EXECUTIVES’ NEWSPAPER AD BLASTS U.S. BUDGET STANDOFF

Byline: Joyce Barrett

WASHINGTON — A two-page ad in three newspapers Tuesday advocating a “credible” plan to balance the budget and signed by 91 corporate chiefs, drew mixed reaction on Capitol Hill — divided, like the budget battle, by party lines.
Among those signing the ad were Roger Milliken, chairman of Milliken & Co., Floyd Hall, chairman and president of Kmart, and John H. Bryan, chairman of Sara Lee Corp. Senate Majority Leader Bob Dole (R., Kan.) and House Speaker Newt Gingrich (R., Ga.) told the organizer of the newspaper campaign in a letter Tuesday that the ad is “a common sense statement.”
Rep. Jack Kingston (R., Ga.), displayed a giant reproduction of the ad on the House floor and said, “The ceos of America have had enough. They are asking the President to do what Congress has already done.”
Rep. Pat Schroeder (D., Colo.), however, lambasted the ad. “Ceos are demanding more corporate welfare,” she said in a floor speech. “They want us to kill Medicare and kill things that mean a lot to the middle class so they can continue on with their golden parachutes and the great tax cuts they’ve been promised.”
Sen. Edward Kennedy (D., Mass.) sent a letter to the ceos encouraging them to form a task force to determine what corporate tax entitlements could be cut to help reduce the budget deficit. “I look forward to hearing from you that you are prepared to bear your share of the sacrifice in the name of fairness,” he wrote.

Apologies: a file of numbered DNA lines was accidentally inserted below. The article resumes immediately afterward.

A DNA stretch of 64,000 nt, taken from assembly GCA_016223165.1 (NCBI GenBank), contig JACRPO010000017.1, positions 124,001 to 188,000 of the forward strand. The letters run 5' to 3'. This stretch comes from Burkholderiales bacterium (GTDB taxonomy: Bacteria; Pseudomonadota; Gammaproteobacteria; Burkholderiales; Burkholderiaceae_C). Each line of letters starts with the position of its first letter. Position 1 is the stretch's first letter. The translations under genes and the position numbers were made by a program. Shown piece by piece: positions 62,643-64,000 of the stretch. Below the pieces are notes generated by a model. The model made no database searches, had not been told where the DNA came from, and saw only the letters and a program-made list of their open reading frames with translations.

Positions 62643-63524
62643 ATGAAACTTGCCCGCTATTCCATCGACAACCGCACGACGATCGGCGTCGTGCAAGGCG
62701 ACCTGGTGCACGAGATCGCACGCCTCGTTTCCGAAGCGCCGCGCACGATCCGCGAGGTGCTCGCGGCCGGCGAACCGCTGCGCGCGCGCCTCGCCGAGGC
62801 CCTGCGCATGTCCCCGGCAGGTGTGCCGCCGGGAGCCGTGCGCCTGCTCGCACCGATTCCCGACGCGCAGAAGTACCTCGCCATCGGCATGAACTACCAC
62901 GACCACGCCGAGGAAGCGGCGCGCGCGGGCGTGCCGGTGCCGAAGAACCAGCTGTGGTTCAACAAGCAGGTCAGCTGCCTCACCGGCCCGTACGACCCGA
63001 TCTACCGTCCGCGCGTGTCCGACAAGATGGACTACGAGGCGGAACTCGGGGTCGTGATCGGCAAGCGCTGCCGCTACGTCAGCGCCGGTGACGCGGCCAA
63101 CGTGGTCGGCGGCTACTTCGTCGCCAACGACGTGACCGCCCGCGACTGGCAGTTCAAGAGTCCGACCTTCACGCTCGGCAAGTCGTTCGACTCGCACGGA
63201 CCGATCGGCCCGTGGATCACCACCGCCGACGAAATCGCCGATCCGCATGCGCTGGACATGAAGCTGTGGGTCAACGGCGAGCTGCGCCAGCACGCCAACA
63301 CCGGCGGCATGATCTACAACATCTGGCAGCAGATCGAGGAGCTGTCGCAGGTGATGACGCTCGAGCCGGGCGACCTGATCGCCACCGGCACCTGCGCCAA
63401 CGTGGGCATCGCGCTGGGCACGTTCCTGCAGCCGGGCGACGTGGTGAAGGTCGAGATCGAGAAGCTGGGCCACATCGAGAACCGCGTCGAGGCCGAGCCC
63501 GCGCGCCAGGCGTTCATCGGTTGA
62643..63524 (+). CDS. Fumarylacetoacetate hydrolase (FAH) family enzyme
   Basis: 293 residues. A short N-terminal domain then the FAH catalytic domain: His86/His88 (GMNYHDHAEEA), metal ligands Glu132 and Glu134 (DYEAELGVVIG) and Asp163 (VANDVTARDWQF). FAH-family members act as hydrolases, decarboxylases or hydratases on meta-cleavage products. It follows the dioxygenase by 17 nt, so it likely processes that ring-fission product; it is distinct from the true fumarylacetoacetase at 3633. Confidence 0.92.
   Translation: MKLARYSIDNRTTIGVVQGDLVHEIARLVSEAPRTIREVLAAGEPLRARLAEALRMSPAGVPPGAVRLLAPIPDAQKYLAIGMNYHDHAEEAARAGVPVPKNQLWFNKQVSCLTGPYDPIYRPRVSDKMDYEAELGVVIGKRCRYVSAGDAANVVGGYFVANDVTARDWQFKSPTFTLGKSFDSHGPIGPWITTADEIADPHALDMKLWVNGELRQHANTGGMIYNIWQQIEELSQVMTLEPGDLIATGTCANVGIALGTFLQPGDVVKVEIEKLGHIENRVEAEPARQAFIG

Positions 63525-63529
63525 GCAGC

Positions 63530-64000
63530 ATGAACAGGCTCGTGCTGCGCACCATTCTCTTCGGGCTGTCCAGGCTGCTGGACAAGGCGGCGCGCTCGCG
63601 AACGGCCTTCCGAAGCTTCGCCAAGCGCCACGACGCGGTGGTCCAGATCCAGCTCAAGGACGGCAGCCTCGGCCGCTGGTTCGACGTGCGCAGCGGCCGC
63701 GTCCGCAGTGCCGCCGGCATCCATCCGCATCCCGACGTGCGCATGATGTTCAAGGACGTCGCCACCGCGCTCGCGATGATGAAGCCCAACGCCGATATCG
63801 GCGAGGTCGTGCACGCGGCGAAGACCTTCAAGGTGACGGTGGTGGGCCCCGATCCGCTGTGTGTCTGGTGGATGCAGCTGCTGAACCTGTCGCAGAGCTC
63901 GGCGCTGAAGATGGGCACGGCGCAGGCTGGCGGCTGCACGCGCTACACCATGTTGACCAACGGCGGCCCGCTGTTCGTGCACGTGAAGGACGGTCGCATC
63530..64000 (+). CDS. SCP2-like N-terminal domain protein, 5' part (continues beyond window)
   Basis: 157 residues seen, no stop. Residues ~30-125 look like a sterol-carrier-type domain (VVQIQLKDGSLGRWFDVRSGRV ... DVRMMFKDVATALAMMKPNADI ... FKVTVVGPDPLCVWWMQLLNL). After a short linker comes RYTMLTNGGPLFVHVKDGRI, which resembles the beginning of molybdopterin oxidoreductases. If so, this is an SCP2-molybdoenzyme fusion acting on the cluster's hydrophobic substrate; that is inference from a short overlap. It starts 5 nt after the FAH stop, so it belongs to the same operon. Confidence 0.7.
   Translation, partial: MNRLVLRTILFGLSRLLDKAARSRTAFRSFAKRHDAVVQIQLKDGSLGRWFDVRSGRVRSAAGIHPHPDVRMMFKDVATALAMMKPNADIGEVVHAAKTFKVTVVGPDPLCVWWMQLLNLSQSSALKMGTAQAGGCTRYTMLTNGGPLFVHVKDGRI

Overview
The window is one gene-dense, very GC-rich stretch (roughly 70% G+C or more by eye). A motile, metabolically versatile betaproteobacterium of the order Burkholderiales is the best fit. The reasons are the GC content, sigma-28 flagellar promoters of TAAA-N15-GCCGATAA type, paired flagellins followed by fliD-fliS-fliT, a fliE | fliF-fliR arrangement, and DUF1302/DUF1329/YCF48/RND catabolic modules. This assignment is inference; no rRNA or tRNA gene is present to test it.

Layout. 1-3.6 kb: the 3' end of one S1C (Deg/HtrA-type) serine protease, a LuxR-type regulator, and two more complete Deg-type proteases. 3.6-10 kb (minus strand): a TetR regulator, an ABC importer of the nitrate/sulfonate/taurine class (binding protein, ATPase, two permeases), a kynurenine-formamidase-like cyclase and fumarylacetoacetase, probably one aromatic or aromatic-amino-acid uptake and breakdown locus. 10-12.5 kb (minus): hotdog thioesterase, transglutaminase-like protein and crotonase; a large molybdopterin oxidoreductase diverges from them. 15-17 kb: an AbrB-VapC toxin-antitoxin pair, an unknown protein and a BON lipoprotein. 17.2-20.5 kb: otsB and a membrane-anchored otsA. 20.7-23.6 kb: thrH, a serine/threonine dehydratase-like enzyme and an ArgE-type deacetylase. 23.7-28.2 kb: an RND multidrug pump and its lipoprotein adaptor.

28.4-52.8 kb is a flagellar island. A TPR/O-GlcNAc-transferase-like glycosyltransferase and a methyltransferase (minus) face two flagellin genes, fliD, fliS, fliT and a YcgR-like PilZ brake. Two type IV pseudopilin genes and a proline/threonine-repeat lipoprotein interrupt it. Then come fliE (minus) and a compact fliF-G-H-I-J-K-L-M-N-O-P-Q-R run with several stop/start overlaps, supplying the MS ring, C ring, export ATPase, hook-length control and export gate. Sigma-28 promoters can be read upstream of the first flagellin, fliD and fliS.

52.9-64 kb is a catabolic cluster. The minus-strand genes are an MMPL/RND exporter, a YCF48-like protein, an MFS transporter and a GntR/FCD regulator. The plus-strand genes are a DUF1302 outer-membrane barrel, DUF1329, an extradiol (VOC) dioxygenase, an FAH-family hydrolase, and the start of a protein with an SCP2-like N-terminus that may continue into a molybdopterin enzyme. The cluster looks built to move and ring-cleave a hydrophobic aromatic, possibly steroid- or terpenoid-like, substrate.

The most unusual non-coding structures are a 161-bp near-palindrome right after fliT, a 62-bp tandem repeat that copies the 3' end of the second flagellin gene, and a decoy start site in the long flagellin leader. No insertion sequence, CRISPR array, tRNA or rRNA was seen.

Peter G. Peterson, chairman of The Blackstone Group, a private investment bank, and Commerce Department secretary during the Nixon administration, organized the ad campaign. So far, according to a spokeswoman in his New York office, the chief executive officers have contributed $280,000 toward the campaign. The ad ran Tuesday in the Washington Post, the Washington Times and the New York Times.
It is to be repeated Thursday in the same papers and will include more ceo signatures. Peterson organized the campaign by sending faxes Thursday night to more than 300 corporate executives, a spokeswoman said. — Fairchild News Service

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